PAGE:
The beauty of the mountain becomes immediately apparent as you reach this point, as you are beyond the tree line and the entire ridge and the Kengamine peak are visible ahead, along with the lodges and stopping points seemingly balanced precariously on the mountain side.

What the best dressed pilgrim is wearing this year!


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The climb becomes steeper now, but the peak seems well within grasp and we reached the 9th Station in a matter of fifty minutes. Now begins the last haul up to the top, past the beautiful turquoise coloured "Ni-no-Ike" pond on the right until Kengamine itself, 3,063m is reached.

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Well constructed stone steps lead up to the shrine at the top, and the surrounding views are spectacular. We reached the top at 12 noon, the climb to 3,063m taking only 3 hours.
 

 

 

 

Mick and Phil

After lunch at the top we decided to take the ridge route round Ichi-no-Ike to No-no-Ike Lodge. Finding the start of this path is not easy and you have to join it at the shrine area at the top of Kengamine, to the left hand side of a small shop selling religious souvenirs. The path drops down to a saddle as you walk over a grey volcanic clay material, and the volcanic nature of the mountain is brought home to you clearly by the roar of the blow hole in nearby Jigokutani (Hell Valley) and the smell of sulphur.
Rising up from this saddle lies a beautiful ridge walk leading to Ni-no-Ike Lodge and on to San-no-Ike. This is a really pleasant walk with rock scrambling and not too much climbing, until you eventually rise to another saddle overlooking the much larger pond, San-no-Ike. The path takes off to the left over a wooden trestle as it traverses the slope and drops down to San-no-Ike.

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Again the area is of special religious significance, and pilgrims clad in white were chanting sutras at a small shrine at the edge of the pond. It was here that we met up with a mountain priest clad in white tabi, blue tunic and urushi hat whom we accompanied on the walk back to the 8th Station.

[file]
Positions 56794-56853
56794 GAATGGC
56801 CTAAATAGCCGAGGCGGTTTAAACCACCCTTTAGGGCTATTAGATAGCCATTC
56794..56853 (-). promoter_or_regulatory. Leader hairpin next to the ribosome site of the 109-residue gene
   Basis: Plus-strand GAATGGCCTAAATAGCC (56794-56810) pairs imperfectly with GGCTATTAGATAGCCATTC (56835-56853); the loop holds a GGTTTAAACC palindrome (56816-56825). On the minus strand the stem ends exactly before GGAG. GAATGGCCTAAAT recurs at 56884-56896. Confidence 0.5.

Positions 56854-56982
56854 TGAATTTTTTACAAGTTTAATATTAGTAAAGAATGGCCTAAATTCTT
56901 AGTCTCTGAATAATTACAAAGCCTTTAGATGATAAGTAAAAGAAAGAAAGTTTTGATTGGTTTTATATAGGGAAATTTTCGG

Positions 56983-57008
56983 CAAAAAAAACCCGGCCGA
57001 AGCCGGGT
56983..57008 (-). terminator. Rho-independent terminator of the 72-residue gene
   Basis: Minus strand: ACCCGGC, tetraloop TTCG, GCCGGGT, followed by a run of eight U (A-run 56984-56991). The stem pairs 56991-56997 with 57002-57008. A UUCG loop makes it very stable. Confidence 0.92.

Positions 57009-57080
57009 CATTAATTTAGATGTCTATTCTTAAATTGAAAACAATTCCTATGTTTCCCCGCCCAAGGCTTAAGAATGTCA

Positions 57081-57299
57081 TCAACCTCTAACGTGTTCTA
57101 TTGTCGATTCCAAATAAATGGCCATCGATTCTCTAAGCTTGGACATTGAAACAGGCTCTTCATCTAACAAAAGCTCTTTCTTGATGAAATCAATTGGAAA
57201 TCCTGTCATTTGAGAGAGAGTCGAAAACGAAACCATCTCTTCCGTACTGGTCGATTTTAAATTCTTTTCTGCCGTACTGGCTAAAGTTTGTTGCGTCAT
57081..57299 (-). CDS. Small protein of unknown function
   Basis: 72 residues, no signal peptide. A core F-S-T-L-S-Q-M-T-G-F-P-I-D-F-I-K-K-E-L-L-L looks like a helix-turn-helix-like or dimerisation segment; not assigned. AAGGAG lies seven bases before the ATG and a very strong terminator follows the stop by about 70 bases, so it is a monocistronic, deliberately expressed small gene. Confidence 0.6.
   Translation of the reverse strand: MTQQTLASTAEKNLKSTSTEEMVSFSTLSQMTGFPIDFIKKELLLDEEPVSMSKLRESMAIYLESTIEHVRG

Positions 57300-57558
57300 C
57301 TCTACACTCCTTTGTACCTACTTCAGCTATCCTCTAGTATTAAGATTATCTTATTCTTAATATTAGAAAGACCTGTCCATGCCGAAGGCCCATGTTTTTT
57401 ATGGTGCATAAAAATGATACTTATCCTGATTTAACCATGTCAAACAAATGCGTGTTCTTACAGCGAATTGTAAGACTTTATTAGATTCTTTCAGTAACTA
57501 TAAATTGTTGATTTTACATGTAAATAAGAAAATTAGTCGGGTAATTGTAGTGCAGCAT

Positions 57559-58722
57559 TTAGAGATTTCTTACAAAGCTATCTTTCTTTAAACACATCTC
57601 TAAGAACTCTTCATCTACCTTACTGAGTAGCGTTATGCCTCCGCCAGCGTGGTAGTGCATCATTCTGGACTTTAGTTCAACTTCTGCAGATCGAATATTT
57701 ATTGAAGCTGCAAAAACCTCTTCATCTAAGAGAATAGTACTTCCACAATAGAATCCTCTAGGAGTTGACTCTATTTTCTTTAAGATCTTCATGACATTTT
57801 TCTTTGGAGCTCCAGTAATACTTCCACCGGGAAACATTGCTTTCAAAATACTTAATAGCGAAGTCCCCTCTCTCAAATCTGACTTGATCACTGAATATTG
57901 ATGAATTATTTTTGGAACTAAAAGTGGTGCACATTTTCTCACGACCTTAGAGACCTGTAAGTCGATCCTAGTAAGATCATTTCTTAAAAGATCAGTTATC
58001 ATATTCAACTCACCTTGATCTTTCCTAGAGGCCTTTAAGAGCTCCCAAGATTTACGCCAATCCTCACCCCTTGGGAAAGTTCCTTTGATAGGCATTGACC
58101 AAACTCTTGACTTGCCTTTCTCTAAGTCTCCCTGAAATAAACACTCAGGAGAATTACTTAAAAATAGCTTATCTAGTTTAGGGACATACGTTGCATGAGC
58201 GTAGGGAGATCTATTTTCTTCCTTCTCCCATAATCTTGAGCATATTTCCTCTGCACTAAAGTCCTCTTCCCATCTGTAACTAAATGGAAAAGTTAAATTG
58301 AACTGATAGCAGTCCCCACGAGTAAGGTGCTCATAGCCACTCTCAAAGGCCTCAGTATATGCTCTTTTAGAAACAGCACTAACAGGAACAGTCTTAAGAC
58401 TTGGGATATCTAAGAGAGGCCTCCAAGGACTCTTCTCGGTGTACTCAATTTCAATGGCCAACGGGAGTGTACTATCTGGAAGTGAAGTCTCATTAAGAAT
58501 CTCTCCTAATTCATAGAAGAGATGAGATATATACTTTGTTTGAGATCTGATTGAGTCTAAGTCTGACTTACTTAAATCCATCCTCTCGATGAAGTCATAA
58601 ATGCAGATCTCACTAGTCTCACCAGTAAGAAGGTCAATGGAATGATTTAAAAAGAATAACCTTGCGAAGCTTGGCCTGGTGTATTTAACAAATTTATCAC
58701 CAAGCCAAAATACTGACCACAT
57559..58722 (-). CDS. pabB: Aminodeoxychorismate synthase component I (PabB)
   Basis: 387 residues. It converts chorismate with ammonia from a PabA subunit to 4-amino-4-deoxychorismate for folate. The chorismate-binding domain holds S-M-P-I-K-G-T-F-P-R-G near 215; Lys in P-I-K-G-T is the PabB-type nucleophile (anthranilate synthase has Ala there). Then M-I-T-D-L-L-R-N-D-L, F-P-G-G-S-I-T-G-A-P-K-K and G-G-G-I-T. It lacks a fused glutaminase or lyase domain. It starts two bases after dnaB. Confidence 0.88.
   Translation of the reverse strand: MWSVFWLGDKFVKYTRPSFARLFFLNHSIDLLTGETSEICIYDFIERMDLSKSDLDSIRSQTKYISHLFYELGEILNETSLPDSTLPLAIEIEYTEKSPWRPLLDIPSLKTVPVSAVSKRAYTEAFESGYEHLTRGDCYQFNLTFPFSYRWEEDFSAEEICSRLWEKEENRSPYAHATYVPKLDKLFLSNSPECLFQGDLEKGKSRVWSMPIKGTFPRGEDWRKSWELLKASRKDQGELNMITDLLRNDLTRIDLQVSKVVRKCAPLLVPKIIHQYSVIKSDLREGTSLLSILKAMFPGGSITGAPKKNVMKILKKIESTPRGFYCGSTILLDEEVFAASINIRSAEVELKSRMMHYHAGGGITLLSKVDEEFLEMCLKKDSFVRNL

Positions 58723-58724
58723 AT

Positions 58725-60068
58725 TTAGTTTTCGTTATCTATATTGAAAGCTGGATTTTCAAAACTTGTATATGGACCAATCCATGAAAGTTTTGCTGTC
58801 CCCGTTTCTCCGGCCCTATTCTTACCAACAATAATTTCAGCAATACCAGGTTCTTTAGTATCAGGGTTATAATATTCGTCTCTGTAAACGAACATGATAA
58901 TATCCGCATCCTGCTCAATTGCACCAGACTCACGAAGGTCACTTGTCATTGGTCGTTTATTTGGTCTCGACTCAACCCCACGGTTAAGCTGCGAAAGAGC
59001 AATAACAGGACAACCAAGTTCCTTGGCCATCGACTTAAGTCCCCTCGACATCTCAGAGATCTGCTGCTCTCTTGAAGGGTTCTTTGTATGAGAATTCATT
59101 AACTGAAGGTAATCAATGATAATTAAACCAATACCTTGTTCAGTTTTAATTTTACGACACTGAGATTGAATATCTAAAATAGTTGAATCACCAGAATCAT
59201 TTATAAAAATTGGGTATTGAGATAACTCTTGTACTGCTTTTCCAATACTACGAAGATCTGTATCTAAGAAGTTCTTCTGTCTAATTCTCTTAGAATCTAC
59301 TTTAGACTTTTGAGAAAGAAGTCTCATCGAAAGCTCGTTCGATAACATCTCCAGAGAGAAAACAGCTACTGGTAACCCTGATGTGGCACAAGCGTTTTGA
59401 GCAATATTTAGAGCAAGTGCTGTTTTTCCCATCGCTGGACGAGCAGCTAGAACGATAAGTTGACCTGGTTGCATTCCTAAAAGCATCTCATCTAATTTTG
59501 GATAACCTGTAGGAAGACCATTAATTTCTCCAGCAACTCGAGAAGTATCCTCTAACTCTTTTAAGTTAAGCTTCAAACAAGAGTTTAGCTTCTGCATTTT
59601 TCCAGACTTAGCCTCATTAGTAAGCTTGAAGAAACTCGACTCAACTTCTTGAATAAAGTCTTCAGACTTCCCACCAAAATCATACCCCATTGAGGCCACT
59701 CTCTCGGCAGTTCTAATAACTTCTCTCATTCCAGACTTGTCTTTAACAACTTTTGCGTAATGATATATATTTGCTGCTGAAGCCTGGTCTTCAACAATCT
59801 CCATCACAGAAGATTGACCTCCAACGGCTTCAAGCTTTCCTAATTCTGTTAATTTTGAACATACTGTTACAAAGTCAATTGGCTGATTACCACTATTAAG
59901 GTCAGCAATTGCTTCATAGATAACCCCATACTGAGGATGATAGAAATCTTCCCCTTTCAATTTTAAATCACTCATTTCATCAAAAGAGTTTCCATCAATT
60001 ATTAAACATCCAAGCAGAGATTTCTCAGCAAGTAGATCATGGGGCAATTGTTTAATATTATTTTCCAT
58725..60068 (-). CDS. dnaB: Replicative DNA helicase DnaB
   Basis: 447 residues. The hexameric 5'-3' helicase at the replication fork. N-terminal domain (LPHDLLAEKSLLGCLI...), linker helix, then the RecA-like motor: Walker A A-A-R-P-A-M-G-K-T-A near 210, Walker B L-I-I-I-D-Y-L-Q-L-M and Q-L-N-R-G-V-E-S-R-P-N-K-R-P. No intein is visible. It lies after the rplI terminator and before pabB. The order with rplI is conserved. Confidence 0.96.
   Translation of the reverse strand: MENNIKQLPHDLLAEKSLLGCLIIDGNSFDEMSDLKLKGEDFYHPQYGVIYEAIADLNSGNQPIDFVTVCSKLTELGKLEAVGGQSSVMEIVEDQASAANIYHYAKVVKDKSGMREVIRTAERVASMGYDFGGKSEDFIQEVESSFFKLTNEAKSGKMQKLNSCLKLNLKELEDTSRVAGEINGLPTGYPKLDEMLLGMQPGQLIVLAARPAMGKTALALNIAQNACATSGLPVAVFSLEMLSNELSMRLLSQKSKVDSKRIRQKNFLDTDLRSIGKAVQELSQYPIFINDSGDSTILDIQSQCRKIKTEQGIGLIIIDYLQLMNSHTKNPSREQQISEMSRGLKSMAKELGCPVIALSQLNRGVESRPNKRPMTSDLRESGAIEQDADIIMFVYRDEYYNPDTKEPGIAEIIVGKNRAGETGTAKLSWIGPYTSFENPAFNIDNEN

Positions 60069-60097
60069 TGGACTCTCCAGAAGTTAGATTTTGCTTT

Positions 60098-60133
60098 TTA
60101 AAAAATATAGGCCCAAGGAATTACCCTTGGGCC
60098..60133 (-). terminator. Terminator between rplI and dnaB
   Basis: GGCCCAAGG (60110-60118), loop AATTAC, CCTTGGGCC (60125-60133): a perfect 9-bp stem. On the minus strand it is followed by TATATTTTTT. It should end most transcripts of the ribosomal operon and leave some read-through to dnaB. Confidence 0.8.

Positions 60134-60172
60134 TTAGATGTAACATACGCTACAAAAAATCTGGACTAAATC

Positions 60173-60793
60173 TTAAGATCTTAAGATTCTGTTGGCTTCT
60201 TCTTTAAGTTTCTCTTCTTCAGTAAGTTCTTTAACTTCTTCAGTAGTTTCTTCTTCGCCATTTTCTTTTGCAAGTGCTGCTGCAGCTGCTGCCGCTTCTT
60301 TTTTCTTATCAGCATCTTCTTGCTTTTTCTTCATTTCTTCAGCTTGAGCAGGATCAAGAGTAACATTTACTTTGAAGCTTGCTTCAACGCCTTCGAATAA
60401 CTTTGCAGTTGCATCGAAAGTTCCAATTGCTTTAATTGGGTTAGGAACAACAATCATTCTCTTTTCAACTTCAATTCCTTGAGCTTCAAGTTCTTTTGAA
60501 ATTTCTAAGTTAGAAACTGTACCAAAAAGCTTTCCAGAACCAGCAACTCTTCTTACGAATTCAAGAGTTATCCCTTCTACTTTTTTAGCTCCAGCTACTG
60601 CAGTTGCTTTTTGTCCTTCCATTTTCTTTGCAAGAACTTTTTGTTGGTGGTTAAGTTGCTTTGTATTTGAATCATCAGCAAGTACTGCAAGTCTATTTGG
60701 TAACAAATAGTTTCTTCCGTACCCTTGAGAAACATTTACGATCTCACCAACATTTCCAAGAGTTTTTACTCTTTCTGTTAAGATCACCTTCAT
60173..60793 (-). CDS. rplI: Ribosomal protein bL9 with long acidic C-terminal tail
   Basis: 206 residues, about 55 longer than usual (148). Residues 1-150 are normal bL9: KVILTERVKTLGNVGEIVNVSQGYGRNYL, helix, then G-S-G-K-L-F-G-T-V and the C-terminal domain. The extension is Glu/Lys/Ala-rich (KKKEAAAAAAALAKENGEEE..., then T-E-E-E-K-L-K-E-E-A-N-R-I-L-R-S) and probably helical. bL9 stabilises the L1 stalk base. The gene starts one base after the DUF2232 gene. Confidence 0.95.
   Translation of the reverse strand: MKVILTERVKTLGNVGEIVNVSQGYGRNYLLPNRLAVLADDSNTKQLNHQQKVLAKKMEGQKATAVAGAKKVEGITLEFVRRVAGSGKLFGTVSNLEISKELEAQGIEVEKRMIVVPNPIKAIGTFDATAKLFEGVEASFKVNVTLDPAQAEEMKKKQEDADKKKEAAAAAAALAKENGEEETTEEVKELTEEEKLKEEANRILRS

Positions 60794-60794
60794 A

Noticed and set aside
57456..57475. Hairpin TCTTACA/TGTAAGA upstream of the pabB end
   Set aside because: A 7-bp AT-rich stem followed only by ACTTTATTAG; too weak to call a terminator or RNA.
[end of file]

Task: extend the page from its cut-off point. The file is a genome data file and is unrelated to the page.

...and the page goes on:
Yamabushi

The trail from San-no-Ike back to the 8th Station was rather special, traversing the hillside and dropping down through valleys and cuttings. We were glad to be led by the mountain priest, who was expert at gliding over the rocks and the uneven path and gave us confidence that we were, in fact, heading in the right direction. Dropping down over rickety wooden trestles clinging to the hillside we eventually came to a small snow bridge across a steep gully. The experience of the mountain priest told, as he made sure that we crossed this delicate looking snow bridge one at a time. It was quite surprising to see snow there in early August, but it attests to the cool temperatures maintained in the shady valleys at these altitudes.
It was almost a disappointment to reach the 8th Station, as we realised that our walk for the day was almost over. Green tea was shared with our newly made mountain priest friend in the 8th Station lodge, before we left for the hour long walk back to Nakanoyu.

 

Returning to Tokyo was easier than the outward journey as we now had the lie of the land. Dropping down to Route 19 we headed north to the Shiojiri Interchange on the newly constructed Nagano Expressway, and were soon speeding along the Chou Expressway on our way home.
Nine hours in the car and seven climbing mountains is a long day, but we felt an enormous sense of achievement and marvelled at the ease at which the walk took us to the 9,000 feet level and provided such interest. A walk definitely to be repeated, and to be extended to include Tsugushidake at 2,859 m at the far end of the ridge.

 

Disaster - September 2014

 

On 27th September 2014 Mount Ontake erupted unexpectedly trapping many hikers on the mountain. The result was catastrophic with 51 people being killed.